Cook assault case ends in second mistrial

Cook assault case ends in second mistrial

Prosecutors can’t catch a break in their assault case against Kerry Von Reese Cook. Charlottesville Circuit Court Judge Edward L. Hogshire granted a mistrial last Wednesday after a juror announced that he knew one of the people involved in the August 2004 domestic dispute at Friendship Court that led to Cook’s arrest. Cook was convicted in May 2006 and sentenced to nine months in prison for resisting arrest during that incident, but the jury in that trial deadlocked on whether Cook also had assaulted two police officers during the arrest.

Kerry Von Reese Cook was shot by police when he resisted arrest during a domestic disturbance call at Friendship Court in August 2004. First jury deadlock and then juror tainting have set back Cook’s trial for assaulting the officers in that incident.

It was during that alleged assault that one of the arresting officers shot Cook in the abdomen, rendering him unconscious for three weeks and requiring him to now use a colostomy bag. A special grand jury investigation into the shooting determined that the officers did not use excessive force. But Cook has disagreed with that assessment and has filed a $10 million lawsuit against the city, the Charlottesville Police Department and the two arresting officers.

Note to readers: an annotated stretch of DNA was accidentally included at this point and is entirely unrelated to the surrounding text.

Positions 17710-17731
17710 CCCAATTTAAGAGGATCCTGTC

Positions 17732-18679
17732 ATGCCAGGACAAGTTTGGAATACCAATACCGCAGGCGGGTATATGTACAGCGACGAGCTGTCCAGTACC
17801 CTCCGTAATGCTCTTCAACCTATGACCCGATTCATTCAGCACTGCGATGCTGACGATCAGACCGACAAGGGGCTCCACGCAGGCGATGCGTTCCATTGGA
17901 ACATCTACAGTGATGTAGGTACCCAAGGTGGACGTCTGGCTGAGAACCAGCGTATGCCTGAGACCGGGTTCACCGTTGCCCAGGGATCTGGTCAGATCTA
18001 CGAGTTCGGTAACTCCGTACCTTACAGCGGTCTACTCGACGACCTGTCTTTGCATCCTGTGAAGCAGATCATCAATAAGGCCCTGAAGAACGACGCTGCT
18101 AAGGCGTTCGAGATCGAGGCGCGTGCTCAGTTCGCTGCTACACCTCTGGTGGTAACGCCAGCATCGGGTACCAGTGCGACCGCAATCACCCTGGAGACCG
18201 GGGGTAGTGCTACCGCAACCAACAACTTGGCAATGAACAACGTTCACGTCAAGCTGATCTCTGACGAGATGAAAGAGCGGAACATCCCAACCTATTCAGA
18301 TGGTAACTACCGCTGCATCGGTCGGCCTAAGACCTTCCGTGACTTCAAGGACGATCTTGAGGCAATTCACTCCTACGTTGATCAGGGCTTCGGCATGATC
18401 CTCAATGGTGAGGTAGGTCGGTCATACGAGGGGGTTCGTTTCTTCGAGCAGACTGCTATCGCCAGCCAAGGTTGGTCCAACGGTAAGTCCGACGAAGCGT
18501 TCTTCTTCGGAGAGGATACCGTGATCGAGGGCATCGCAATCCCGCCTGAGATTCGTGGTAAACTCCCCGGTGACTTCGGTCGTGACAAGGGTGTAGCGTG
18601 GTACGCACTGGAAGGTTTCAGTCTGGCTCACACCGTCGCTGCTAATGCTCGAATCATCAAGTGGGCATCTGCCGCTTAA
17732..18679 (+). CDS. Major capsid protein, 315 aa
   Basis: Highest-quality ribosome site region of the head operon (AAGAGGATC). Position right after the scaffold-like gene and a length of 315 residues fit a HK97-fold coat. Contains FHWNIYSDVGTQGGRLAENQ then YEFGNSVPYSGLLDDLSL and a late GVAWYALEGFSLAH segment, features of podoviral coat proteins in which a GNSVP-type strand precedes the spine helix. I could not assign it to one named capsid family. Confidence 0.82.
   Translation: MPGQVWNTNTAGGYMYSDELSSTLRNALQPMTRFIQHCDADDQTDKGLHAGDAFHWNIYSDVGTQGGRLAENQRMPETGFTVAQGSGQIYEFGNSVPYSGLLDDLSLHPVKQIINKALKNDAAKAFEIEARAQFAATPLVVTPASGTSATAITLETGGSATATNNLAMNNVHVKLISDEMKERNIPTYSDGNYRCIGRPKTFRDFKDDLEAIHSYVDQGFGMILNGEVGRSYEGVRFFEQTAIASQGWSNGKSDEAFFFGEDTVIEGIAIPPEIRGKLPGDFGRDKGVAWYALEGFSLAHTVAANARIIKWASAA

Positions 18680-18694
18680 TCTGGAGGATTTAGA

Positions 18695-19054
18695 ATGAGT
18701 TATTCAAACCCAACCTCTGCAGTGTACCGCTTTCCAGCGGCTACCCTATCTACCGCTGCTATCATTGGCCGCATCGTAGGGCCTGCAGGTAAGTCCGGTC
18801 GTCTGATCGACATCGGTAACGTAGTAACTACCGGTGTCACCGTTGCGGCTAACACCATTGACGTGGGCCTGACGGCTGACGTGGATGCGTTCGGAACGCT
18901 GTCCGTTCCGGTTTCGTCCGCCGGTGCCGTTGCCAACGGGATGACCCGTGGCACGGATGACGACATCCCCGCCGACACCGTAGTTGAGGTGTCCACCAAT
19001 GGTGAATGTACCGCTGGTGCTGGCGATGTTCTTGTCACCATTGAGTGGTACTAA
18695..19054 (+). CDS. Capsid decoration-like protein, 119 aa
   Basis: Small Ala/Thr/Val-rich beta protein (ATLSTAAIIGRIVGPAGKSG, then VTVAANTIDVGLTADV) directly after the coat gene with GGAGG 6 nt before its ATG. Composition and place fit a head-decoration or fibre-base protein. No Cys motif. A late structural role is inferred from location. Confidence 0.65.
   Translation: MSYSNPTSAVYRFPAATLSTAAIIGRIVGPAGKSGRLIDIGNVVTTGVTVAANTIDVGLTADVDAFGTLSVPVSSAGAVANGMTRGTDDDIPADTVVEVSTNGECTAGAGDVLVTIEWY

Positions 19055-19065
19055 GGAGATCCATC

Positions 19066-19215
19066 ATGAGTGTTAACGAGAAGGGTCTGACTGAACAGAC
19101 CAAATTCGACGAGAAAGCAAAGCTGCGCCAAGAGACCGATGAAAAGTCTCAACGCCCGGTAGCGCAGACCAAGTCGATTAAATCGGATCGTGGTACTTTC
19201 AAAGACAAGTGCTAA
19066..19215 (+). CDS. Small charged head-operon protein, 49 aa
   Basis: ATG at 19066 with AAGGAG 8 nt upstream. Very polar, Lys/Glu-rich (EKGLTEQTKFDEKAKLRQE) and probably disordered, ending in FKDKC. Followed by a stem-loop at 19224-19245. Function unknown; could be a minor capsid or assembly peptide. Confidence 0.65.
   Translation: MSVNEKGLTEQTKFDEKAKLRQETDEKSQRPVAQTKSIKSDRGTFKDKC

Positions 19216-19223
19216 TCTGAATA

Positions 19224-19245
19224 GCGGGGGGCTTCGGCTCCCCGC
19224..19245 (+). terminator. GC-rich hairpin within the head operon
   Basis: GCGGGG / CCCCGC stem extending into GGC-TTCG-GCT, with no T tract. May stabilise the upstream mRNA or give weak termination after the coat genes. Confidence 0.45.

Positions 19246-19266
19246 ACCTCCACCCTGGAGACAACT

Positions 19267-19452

No hearings have been scheduled in Cook’s civil case yet. After the first mistrial last May, Cook’s attorney, William Rogers of Port Haywood, said they were waiting until after the retrial of the criminal assault charges.

The re-retrial for the police assault has been scheduled for August 9.

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